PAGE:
Breaking Board Game Conventions

Typically in tabletop and card games, rules need to be clearly laid out. You want anyone to be able to pick up the game and know exactly how to play. This is the typical case, for good reason. Confusion and lack of clarity leads quickly to frustration.

In my most recent game, Mr. Game!, this is not always the case. We play with the idea of every player interpreting the rules differently. Because of this, we write the rules somewhat vaguely. This has been a design choice that has both made for fun experiences, and also bit us on the ass in many occasions.

This simplicity on the surface makes the chaotic and complex play that comes through exploration so much more rewarding.

We started with a very specific rulebook detailing all the fun things you can do in the game. Our initial thought was the typical one: If there’s a mechanic you can play with, put it in the rules. Then we realized there were so many different ways to play because the core nature of the game was rooted in change. Players’ abilities come and go, the board itself can be manipulated, and we introduce mechanics as the game moves along with cards that we never explicitly state in the rules.

All these different ways to play were unique and equal, so how do we handle them in the rules? Do we list every option of play? Or do we choose one, as most games would, to make it straightforward? We took an alternative approach. We decided to simplify and leave out many of these rules. This simplicity on the surface makes the chaotic and complex play that comes through exploration so much more rewarding.

We found that so much of the fun of playing came from discovering the nooks and crannies of the game, and allowing our friends and playtesters to come up with ways they personally feel should deal with the situation and hand. Essentially, players design the game in some way or form as they play. The big question was where do we draw the line.

Although there is improvisation in the gameplay, there needs to be an extremely strong foundation for this to work.

The answer we came up with — after many variations, playtests, blind tests, and feedback from other designers — was that the core rules need to be very explicitly laid out. These could not be vague, they had to be straightforward, clearly worded, and simple. Although there is improvisation in the gameplay, there needs to be an extremely strong foundation for this to work. We want the players to be able to play, explore, and modify the game without breaking it.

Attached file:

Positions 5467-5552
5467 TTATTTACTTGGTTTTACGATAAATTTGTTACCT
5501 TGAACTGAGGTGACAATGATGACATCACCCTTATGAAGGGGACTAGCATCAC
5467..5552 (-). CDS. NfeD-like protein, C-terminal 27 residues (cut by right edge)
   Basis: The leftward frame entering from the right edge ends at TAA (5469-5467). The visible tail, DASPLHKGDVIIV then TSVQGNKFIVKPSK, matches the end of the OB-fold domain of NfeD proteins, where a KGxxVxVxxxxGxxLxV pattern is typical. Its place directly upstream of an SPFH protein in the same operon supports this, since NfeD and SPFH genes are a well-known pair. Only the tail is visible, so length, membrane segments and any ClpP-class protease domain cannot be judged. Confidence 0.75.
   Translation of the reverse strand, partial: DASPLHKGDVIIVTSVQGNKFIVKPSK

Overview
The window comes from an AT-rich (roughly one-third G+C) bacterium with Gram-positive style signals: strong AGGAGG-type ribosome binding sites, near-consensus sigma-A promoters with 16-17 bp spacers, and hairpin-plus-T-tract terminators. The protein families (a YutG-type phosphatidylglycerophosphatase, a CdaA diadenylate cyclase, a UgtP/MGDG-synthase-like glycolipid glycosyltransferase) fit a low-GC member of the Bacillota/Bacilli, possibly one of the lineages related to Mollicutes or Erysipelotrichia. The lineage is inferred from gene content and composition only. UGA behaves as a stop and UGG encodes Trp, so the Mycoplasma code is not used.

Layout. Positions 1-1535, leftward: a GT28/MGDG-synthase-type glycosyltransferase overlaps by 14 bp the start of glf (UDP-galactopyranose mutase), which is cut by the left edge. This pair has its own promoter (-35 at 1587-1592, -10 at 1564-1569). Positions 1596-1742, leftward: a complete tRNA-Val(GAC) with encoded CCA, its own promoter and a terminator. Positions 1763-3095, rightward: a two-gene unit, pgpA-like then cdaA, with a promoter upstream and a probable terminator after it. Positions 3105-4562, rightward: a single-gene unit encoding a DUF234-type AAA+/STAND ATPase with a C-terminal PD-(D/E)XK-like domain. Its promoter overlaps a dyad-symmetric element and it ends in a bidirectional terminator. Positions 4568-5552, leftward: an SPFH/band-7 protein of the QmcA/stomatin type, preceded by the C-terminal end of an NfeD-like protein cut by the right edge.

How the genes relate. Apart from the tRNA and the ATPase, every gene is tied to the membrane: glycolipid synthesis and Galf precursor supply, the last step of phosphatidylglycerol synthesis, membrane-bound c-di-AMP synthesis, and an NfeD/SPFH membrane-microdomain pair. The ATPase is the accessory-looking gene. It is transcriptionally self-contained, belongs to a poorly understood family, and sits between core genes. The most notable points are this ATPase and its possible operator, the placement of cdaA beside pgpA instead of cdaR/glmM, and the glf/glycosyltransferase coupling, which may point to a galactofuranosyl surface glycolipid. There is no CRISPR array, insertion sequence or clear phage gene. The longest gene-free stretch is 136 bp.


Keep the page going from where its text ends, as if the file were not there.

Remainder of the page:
To detail the mechanics so you can have an idea, the game is simple. Players roll dice, move pieces around a grid board, and try to land on a goal to win. Landing on “exclamation point” spaces make players draw cards. This is the area where we let the wild west run free.

Every player has a different viewpoint and different personality.

Although we do balance and fine tune the cards, they essentially all do one thing: They break the core game. They change how players move, change the goal, add to the board with tile pieces, and so much more. None of which is covered in the rules. These card actions can and do conflict and don’t always play nicely with one another.

To solve this, we have a player act as a “Mr. Game”. This player is essentially a judge and has the final say on decisions. Every player has a different viewpoint and different personality. Sometimes personalities conflict, sometimes they don’t. You can get such a wide range of players to be “Mr. Game” making this a really fun and unique mechanic that keeps the game moving and different with every play.

Whether you’re a rules lawyer who sticks tightly to the exact wording of the rules, or if you just want to feed into the chaos and allow crazy and interesting interpretations of the rules, there’s a place for you in Mr. Game!, and we encourage this exploration.

Mr. Game! is on Kickstarter now. It has been the passion project of 4 friends for almost 2 years.

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